Sunday, December 08, 2013

A Tale of Two "Swallows": (a) Welcome Swallow

       Before spring becomes just a distant memory, I'll relate a couple of encounters with two of our migrant birds. The first is an event that I've often watched, usually from afar, and in recent times made attempts at photographing them, which requires a close approach. The species in the first attempt was the Welcome Swallow, a common enough species in Tasmania during the warmer months, with a few managing to eke out an existence during our winters. I say "eke" out, because these swallows feed almost exclusively on insects, usually caught in flight, and there are precious few insects about in the colder months.
         The venue was the car park of the popular scenic spot, at Goat Bluff, near South Arm. I had intended to wander through the nearby heath, but the car park was near full with the cars of surfers, the western side of the bluff being a popular surfing spot under certain conditions. I was about to drive back out when I spotted swallows coming to a muddy puddle close to the cars and stopped to investigate. I correctly guessed they were collecting material for nest building--they nest in crevices on the nearby cliffs, a far cry from their usual choice of buildings and road culverts.
          They were seemingly oblivious of the comings and goings of cars, the slamming of doors, the loud music and the banter of the surfers as they donned their wetsuits. It seemed a possible photo opp..
           As I mentioned earlier, I had photographed them here before, but the results were far from satisfying. These are birds with very short legs not 'designed' for walking and from my previous attempts a low angle was the "go". I sat down beside one of the large boulders dividing the car park into sections, probably no more than 6 or 7 metres from the small puddle that they were using and waited. At first I thought I may be too close and was about to back off when the first swallows returned. They flew over me, twittering, and after a few flybys decided I was non threatening and alighted at the far end of the puddle and gathered material. I'm guessing that their drive to breed and the opportunity of gathering nesting material from a source rapidly drying up (the sole puddle in the car park) is a strong motivation.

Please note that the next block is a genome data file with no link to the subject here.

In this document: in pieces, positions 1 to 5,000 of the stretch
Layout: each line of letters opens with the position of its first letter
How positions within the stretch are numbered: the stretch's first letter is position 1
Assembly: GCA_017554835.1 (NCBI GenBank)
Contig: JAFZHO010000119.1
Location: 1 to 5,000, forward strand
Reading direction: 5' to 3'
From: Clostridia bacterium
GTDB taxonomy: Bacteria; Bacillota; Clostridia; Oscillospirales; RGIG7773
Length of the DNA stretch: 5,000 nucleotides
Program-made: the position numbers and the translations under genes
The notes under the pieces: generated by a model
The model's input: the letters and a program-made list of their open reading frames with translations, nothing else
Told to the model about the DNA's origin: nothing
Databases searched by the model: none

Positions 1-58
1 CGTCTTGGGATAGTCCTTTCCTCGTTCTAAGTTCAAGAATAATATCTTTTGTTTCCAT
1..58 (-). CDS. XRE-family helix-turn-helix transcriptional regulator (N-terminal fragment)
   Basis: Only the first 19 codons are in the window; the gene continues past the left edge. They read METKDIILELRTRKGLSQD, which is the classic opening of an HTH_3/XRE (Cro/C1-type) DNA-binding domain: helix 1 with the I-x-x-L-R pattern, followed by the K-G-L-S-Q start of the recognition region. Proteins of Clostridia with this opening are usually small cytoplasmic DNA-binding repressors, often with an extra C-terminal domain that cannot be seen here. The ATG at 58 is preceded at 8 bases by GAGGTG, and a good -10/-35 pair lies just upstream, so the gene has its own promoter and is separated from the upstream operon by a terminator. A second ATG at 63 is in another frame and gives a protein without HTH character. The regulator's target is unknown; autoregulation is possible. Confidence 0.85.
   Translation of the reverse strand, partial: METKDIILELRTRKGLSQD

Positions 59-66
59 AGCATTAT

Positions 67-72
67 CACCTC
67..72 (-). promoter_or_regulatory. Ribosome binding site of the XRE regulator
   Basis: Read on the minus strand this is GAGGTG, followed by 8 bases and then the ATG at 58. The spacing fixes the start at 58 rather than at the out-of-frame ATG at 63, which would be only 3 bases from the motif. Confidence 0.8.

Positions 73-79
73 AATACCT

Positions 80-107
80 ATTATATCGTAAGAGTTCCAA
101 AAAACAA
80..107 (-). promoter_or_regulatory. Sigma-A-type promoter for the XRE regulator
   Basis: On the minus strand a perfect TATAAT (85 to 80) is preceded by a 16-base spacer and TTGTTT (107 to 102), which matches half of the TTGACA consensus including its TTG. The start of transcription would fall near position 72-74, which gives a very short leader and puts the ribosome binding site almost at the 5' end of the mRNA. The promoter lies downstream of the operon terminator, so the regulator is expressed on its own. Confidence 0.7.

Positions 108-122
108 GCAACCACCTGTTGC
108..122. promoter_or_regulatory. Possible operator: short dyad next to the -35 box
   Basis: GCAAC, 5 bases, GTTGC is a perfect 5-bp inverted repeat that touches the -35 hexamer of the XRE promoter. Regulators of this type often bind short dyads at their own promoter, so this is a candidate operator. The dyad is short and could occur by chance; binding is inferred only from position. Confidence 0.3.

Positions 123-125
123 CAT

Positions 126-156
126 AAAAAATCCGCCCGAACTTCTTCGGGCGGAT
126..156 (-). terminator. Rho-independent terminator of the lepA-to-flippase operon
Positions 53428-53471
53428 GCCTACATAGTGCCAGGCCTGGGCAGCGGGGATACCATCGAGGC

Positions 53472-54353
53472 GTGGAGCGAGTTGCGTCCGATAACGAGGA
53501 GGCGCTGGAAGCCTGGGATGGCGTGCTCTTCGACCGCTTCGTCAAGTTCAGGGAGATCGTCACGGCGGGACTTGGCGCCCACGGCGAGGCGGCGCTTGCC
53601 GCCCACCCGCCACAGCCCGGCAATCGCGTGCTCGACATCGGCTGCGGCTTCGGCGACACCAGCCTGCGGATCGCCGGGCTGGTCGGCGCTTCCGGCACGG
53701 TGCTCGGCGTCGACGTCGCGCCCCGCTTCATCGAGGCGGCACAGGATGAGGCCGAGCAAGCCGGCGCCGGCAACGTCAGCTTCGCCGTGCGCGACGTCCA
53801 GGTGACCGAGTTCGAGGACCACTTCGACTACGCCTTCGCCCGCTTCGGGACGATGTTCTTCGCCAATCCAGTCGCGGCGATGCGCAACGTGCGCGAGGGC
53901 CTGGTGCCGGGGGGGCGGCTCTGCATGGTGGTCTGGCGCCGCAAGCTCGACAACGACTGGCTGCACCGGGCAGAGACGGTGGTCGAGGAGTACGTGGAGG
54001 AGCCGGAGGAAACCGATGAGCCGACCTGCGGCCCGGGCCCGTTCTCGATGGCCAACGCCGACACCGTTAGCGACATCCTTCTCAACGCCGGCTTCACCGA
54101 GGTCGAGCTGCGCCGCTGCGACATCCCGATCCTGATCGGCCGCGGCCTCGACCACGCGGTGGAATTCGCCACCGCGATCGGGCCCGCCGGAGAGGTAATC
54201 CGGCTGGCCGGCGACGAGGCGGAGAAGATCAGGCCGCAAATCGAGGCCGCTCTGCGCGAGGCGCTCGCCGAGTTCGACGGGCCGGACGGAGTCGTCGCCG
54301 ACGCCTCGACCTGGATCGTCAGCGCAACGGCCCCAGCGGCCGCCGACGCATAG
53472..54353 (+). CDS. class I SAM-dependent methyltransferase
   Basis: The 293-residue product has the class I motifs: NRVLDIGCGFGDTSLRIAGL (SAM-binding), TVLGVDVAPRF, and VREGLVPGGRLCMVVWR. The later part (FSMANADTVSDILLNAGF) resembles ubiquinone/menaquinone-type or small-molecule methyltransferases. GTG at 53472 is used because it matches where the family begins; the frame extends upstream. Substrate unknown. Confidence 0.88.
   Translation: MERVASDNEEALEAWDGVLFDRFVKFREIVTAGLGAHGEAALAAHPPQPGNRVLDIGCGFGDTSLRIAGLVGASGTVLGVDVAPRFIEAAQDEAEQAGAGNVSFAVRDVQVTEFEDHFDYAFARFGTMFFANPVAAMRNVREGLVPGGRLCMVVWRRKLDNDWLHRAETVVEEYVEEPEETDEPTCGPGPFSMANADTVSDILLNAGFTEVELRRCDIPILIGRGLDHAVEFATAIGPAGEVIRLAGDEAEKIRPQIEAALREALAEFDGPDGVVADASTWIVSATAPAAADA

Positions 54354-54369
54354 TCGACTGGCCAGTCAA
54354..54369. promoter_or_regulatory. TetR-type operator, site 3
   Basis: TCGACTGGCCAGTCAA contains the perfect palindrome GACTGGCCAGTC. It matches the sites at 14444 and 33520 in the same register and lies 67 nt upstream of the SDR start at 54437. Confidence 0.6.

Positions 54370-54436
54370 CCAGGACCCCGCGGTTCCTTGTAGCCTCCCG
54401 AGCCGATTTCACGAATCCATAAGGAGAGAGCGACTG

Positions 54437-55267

I sat there for perhaps 20 minutes, punctuated by their visits and the frequent arrival and departure of numerous vehicles passing only metres away from me. A 'kindly' surfer came over to tell me that he had recently been bitten by a jack jumper at the very spot I was sitting. That put me in a slight dilemma! The bite from a jack jumper (an ant c.2cm long) is extremely painful. However, I had unwittingly elected to sit in a slight depression that was wet from an overnight shower and this had permeated my clothing through to my skin--I had a very wet backside. I decided that no self respecting jack jumper would come close--I thanked him for his concern.
           Individual pairs arrived together, always doing a flyby first and both birds collected material at the puddle, both dry grass and mud, sometimes one or the other, other times both. For a bird only weighing around 10 grams, they seemed able to fly with a considerable load of mud and grass.
       

2 comments:

Carole M. said...

...aren't they fascinating to watch gathering mud; I can't help but think "Rome wasn't built in a day" when I see them doing that

Stephen Bannister said...

I chance to see four at Auston Ferry as i stopped waited i ended up with some great photos.